If you are traveling outside of the country, make additional preparations. Notify your bank and credit card companies where and when you will be traveling so that transactions won’t be denied based on incorrect assumptions that your credit or debit card has been stolen. Also remember to verify that any credit card or debit card you plan to use can be used internationally.

“Transaction fees and other costs can add up, so do some advance research,” Reynolds added. “Identify what you will be charged by your credit card issuer for foreign transactions and consider using a credit card to charge expenses instead of converting your cash to local currency. But also be cautious of offers by overseas merchants to process a credit card transaction in U.S. dollars because that may result in additional fees.”

Reprinted from FDIC Consumer News https://www.fdic.gov/consumers/consumer/news/cnfall14/safetravels.html

About Union State Bank

Honesty, integrity, commitment; hometown values that are our way of doing business. At Union State Bank our mission is to be the preferred, locally owned bank committed to providing exceptional service to achieve long lasting customer relationships. The Union State Bank has been serving the banking needs of our community since 1911, when the Farmers and Merchants State Bank was formed in Kewaunee, Wisconsin. The Bank’s slogan was "A Bank of the People, By the People and For the People - A Bank For All The People," and invited the community "if you are not a customer, become one, and we assure you that your interests will be protected in every legitimate manner." In 1934 the Farmers and Merchants State Bank consolidated with the Dairyman’s State Bank, which was located across the street, and the Union State Bank was formed. It was reported in the local paper that "The union of two banks is particularly for the benefit of depositors. All the experience, ability and training gained through many years of banking service is combined here primarily for your protection. The confidence that has been cultivated over past years is now being strengthened." We have continued to grow through the years, and slogans used include "Union State Bank, where rail and water meet" and "Union State Bank, the bank and a half, we give you our all and then some." We currently have four locations. We have two offices located in Kewaunee, Wisconsin which is along the shores of Lake Michigan, approximately 20 miles east of Green Bay. We also have an office in Green Bay, Wisconsin and an office in Two Rivers, Wisconsin. Our main office is located at 223 Ellis Street in Kewaunee. Our second Kewaunee location was established in 1996 and is in the Piggly Wiggly grocery store. Our Green Bay office was established in 1987 and in September of 1999 we completed an addition to that location. In April 2004 we opened our office in Two Rivers. Originally situated inside the Pick 'n Save grocery store, the Two Rivers office was relocated to a brand new building at 2221 Lincoln Avenue on April 21, 2009. We have certainly grown and changed over years, but one thing remains constant - our commitment to our customers. We are proud to be the only independent bank in Kewaunee, which allows us the ability to offer a wide array of services that are designed to meet the individual needs of our customers. We offer full-service banking from an experienced, dedicated staff of full-time employees. We still believe in the "personal touch," and enjoy getting to know our customers. Even though we are a small, locally owned bank, we offer the latest in technology services, including our website and 24-hour account access via our "Union Access" line. We are proud of our long history of high-quality, personalized service, and invite you to become a customer of Union State Bank. See how "We Make the Difference" for you.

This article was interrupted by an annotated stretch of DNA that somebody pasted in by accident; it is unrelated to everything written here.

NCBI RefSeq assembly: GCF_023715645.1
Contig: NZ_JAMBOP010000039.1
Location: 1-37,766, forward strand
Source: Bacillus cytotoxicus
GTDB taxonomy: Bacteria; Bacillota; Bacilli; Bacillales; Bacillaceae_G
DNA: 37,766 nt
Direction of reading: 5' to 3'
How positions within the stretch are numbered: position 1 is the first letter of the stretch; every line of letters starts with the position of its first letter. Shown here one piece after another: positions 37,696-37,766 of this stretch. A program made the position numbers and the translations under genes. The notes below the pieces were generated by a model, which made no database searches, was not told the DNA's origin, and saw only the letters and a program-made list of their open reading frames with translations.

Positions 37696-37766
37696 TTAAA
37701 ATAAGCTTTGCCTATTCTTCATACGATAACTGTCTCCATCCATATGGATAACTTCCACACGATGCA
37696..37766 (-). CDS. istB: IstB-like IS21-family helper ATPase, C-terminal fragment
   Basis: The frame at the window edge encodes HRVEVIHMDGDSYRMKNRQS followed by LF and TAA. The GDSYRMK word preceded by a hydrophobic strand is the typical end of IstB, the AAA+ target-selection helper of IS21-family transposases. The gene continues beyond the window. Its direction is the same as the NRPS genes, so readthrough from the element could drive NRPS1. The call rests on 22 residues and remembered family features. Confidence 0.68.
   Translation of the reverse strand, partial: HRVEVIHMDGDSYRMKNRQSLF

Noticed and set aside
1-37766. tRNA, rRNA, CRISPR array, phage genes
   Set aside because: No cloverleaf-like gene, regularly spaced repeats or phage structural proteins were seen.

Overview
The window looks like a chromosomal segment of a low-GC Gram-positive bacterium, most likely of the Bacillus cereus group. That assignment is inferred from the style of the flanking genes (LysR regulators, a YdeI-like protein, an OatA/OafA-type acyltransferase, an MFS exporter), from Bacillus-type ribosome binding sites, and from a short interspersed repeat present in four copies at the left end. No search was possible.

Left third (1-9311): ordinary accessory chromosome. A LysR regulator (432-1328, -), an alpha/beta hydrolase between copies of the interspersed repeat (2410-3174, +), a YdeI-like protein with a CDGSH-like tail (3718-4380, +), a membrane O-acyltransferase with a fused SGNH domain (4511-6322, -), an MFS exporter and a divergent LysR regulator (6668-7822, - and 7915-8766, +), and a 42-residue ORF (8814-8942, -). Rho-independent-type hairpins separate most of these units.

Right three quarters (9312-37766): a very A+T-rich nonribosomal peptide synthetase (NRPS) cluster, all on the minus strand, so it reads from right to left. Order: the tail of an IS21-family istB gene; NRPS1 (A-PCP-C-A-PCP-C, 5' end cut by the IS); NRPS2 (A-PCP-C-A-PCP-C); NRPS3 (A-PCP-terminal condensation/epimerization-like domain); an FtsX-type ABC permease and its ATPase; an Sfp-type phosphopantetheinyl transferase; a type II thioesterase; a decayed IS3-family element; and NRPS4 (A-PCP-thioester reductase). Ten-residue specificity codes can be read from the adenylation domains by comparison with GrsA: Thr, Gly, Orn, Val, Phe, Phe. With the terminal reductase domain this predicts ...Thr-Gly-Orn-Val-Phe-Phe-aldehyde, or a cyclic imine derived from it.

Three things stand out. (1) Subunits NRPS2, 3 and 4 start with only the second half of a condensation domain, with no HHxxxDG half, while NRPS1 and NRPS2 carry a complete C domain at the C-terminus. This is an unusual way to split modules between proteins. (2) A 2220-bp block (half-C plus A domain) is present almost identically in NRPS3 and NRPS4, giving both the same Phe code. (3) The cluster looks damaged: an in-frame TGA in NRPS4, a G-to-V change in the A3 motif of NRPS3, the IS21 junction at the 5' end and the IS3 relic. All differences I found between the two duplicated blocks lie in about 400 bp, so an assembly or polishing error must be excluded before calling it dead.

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1 Response to Taking Your Money on a Trip: Safe Travels Financially

  1. Lauren says:

    Great tips! It is important to take these steps to make sure you are financially secure before traveling. Thanks for sharing!